The 22-year-old is an outstanding shooter, often deadly from behind the three-point arc. He has a great catch and release on his shot and can make baskets under intense defensive pressure. What's most pleasing for hoops aficionados is the way Penney has developed a strong game driving to the basket and improved as a rebounder and defender.

His list of achievements at Wisconsin is impressive. He has been an All-Big Ten conference first team selection for the past two seasons.

He has been to the NCAA (US college basketball) Final 64 tournament every year since arriving at Madison and is one of just 11 players in the US college game this season to average at least 16 pts, 6 rebounds and 3 assists.

Penney and the Wisconsin Badgers yesterday played the first match of this season's NCAA college basketball's showcase tournament against Weber St.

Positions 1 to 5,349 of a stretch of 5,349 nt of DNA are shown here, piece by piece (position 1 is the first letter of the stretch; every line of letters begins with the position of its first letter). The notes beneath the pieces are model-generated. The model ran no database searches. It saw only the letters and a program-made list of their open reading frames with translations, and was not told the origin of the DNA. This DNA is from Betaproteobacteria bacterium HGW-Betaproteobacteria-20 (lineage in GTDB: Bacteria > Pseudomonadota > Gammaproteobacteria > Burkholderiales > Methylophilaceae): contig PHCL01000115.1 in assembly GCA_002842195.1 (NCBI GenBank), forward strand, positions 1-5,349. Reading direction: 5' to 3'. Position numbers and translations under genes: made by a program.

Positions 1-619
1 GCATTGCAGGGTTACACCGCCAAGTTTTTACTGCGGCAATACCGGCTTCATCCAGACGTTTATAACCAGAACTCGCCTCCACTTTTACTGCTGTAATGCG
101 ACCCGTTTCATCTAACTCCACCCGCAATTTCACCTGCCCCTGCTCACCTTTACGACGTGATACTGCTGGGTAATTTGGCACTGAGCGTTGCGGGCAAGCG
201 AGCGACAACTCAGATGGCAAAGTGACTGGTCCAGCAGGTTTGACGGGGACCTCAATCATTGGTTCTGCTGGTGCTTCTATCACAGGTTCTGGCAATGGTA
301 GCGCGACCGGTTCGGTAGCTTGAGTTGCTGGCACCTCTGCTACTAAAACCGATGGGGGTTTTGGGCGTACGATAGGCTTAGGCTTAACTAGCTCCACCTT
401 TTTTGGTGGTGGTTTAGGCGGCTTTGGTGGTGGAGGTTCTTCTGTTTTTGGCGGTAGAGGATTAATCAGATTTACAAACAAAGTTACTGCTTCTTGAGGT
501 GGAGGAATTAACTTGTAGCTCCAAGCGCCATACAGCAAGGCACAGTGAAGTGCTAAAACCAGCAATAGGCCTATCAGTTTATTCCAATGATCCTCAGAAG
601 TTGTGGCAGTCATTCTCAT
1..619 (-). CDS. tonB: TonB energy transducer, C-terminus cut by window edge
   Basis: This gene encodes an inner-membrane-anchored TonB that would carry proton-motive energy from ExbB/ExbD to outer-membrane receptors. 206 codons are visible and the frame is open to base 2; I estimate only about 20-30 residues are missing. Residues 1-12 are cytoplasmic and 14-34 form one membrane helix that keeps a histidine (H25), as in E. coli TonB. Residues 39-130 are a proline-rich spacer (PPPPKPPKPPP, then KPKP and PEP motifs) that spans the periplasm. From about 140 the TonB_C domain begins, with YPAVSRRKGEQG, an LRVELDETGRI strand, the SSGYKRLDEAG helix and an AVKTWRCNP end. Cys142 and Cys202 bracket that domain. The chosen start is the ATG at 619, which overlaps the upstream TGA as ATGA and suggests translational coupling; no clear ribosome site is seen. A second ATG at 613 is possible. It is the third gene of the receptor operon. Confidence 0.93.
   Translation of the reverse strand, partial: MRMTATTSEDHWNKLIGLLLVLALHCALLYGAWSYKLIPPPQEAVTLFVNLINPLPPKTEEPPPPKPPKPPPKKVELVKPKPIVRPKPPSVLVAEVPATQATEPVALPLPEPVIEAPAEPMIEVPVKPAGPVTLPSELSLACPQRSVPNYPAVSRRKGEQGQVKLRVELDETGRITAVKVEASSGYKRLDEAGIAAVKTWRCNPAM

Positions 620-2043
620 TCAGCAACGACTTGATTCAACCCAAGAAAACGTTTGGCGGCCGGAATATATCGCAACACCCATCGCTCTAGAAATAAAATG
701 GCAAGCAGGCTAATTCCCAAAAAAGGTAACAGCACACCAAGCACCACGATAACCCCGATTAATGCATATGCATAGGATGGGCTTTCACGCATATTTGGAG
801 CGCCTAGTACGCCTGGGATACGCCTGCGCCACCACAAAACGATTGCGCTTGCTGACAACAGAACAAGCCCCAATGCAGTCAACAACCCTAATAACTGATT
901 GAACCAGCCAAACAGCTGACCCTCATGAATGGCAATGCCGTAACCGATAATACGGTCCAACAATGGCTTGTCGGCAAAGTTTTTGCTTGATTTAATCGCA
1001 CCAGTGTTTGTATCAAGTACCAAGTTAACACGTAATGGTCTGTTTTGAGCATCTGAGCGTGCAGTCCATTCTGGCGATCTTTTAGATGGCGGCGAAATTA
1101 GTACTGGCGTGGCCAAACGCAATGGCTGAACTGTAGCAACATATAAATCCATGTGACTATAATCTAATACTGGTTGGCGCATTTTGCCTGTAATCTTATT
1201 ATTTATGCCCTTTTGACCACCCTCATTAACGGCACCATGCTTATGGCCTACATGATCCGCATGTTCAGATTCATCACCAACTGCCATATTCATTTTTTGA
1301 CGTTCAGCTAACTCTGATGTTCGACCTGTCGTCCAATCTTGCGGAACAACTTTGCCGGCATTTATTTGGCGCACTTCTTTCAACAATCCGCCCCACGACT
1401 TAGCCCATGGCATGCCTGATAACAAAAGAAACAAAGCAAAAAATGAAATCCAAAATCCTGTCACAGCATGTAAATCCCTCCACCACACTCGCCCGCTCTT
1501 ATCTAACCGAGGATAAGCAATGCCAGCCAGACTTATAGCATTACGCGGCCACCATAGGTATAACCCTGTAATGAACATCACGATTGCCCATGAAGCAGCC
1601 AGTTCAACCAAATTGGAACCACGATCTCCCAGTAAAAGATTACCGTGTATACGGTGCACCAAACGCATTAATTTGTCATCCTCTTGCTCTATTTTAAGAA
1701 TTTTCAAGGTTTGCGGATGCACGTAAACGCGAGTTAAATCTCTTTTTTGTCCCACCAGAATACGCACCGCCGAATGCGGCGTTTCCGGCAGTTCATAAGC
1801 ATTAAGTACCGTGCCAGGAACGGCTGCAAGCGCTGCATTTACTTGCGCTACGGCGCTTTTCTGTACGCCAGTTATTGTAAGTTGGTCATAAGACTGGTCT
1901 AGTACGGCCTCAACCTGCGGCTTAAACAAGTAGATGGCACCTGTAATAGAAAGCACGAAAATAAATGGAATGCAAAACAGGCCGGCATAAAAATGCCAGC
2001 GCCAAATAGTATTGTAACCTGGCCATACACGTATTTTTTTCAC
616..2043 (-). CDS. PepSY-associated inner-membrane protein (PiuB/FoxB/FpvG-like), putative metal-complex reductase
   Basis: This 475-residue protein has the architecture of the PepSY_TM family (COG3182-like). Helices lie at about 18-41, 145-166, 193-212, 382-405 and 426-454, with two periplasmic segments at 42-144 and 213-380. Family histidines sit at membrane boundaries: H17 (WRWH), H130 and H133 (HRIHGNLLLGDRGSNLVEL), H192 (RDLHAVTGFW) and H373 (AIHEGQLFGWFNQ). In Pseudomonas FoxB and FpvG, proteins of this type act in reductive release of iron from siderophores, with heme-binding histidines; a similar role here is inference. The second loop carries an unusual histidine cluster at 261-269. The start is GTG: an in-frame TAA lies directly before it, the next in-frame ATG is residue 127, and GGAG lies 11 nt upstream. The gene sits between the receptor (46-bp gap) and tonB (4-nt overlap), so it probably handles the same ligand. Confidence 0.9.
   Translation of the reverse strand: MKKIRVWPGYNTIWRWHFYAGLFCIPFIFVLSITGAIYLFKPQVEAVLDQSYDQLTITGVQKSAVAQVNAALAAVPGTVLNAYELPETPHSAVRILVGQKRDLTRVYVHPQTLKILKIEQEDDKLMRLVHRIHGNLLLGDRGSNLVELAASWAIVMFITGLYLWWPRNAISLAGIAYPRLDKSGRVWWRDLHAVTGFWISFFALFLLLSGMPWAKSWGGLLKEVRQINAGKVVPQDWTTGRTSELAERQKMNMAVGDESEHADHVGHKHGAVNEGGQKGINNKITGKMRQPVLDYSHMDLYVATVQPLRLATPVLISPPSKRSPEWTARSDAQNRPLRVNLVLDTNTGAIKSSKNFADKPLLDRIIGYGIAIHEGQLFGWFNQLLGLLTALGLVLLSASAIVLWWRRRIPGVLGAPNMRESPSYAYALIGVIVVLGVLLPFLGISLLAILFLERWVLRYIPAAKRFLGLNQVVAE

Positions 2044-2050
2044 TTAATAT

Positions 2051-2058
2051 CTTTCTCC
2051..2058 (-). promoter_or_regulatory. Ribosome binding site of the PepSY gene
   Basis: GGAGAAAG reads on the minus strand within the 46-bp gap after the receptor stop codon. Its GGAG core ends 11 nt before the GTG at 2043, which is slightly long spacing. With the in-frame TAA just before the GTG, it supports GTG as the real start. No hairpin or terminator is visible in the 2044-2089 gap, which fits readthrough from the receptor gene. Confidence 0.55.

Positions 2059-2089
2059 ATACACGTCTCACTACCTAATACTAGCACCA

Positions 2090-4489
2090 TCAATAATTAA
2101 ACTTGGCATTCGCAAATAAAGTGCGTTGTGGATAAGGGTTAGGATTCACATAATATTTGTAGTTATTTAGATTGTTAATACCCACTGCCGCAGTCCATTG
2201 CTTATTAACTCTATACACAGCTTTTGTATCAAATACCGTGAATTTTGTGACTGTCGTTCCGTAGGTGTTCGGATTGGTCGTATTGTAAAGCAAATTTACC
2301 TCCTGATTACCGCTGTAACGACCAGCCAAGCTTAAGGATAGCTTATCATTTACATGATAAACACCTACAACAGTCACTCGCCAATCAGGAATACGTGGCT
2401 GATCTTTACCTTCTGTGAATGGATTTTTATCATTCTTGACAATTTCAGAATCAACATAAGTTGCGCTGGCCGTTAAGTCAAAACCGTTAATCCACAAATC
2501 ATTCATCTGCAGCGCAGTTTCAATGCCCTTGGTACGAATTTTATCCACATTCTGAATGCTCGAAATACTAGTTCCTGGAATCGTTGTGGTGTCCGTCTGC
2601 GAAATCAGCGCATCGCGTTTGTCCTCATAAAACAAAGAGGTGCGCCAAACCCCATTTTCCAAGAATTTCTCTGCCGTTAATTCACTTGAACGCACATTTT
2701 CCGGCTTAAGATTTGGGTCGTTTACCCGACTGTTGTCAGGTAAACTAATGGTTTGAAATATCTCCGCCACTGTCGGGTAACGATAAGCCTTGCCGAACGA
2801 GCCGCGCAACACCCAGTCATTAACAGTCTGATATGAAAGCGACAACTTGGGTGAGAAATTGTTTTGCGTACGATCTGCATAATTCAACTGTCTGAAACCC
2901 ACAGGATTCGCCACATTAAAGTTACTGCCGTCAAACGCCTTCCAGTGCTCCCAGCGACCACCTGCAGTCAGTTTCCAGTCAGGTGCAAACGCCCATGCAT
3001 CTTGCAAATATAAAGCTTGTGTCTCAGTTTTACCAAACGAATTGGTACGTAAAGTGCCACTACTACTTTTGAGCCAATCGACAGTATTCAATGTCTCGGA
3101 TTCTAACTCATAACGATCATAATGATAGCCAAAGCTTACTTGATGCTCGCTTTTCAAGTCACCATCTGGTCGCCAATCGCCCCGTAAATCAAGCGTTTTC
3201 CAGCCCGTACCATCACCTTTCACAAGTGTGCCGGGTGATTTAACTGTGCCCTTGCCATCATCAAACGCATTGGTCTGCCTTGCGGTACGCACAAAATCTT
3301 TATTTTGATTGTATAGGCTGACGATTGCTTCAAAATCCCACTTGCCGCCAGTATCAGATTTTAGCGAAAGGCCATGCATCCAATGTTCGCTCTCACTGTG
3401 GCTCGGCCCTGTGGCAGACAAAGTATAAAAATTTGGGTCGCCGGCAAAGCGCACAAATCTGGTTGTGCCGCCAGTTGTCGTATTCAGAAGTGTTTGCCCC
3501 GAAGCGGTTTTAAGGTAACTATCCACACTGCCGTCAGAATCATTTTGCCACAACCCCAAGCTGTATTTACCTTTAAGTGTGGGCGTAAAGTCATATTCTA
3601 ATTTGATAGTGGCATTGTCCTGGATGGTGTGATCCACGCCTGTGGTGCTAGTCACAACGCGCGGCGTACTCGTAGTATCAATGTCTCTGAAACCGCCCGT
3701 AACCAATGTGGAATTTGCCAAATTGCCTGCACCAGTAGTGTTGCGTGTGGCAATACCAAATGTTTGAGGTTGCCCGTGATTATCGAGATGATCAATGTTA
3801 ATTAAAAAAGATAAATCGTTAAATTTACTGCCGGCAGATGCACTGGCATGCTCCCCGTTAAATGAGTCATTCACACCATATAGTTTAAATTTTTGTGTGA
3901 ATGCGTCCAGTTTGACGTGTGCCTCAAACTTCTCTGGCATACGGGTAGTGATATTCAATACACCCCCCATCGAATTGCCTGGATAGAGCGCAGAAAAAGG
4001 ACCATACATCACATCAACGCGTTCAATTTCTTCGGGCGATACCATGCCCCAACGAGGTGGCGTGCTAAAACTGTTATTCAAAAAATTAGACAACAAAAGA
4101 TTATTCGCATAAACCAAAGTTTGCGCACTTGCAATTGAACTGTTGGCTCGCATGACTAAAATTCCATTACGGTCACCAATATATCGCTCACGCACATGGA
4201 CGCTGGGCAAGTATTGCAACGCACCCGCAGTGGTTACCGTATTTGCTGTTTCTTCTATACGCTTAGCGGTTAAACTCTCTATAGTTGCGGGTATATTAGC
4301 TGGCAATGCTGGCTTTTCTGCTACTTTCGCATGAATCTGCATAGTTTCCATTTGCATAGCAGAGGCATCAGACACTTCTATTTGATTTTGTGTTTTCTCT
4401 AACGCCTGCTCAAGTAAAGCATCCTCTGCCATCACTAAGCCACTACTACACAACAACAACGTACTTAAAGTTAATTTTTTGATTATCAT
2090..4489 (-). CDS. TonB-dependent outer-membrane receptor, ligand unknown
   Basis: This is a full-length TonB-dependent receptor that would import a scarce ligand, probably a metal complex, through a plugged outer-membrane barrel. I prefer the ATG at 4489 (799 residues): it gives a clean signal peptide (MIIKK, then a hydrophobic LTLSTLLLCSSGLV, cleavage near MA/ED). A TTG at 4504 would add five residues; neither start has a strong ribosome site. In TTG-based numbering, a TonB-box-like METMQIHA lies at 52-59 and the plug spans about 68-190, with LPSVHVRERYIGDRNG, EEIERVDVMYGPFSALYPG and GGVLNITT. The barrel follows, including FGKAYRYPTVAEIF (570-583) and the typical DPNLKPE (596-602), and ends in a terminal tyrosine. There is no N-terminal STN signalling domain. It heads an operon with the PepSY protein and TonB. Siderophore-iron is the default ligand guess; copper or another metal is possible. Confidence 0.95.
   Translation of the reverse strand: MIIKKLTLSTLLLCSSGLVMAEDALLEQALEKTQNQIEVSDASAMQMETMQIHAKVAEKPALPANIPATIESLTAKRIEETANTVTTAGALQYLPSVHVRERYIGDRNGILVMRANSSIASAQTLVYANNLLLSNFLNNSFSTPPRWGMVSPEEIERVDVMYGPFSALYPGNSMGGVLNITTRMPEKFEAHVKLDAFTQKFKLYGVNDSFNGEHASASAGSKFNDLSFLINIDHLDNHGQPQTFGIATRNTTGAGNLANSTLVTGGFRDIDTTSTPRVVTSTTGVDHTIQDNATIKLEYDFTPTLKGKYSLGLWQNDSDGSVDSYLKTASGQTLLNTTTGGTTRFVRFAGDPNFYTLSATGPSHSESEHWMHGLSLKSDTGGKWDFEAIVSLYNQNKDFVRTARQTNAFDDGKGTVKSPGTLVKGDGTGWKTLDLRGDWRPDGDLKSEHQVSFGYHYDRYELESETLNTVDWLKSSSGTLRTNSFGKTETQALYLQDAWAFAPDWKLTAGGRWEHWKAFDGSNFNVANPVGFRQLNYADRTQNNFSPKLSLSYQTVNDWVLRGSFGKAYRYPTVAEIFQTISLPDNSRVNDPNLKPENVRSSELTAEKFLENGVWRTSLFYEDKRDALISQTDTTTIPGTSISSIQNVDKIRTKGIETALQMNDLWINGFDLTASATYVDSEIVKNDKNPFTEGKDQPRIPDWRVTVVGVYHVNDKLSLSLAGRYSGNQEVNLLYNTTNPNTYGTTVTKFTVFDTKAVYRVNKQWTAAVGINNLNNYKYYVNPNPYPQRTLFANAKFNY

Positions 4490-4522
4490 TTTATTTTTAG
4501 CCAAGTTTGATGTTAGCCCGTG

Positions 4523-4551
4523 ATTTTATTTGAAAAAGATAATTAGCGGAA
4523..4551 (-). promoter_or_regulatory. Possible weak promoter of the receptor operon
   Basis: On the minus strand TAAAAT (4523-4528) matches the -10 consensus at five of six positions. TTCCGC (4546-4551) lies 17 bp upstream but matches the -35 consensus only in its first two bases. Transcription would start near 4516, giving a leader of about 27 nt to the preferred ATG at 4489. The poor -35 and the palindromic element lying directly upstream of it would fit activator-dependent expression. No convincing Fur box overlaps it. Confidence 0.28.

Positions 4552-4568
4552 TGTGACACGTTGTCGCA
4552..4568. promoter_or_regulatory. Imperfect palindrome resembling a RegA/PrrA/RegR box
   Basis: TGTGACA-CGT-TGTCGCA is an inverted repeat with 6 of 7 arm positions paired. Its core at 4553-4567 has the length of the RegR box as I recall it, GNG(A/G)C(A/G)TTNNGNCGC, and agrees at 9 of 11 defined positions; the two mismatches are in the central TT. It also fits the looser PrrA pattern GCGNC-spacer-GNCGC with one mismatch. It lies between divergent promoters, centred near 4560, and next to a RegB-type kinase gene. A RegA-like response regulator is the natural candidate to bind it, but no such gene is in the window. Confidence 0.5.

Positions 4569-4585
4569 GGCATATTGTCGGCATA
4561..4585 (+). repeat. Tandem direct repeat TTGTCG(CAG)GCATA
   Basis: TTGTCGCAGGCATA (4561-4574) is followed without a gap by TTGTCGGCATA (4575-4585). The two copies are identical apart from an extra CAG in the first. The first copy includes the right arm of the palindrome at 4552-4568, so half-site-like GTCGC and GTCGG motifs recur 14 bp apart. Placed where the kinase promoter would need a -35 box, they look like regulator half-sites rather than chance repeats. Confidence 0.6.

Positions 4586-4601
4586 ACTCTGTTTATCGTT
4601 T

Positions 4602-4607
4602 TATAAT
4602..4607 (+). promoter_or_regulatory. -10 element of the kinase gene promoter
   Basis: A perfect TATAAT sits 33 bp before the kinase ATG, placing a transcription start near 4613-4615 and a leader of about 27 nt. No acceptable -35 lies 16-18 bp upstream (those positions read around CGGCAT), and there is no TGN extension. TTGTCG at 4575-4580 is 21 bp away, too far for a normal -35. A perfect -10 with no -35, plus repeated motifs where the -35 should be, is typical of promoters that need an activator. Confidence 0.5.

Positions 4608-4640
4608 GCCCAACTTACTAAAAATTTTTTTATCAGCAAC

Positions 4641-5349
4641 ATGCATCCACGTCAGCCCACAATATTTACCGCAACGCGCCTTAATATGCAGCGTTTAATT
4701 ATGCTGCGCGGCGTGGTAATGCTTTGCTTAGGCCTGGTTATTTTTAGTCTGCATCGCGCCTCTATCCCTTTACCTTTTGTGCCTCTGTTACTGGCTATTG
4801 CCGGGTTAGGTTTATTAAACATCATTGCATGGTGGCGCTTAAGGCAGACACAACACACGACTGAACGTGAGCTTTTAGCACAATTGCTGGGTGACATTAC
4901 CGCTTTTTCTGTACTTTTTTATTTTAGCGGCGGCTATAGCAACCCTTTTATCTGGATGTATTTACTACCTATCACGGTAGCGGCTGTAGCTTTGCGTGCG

The Kiwi was hoping a couple of wins in the tournament - with a possible regional quarterfinal match-up with Mid-West top seeds and perennial college basketball powerhouse Kentucky - would help him attract the attention of an array of NBA scouts. Most already have the Kiwi on their lists.

Penney has a host of attributes from four seasons in a programme respected for its ability to produce sound and disciplined prospects for the professional ranks.

Also in his favour is the experience he has gained from two campaigns with the Tall Blacks - the 2000 Sydney Olympics and the 2002 world championships.

What may count against Penney is the depth of competition for the 2003 draft, which takes place in late June. Teenager LeBron James, a 2.01m shooting guard, has dominated draft talk since declaring he would go straight to the draft from high school. But there is a host of capable college prospects who could push Penney down the ratings.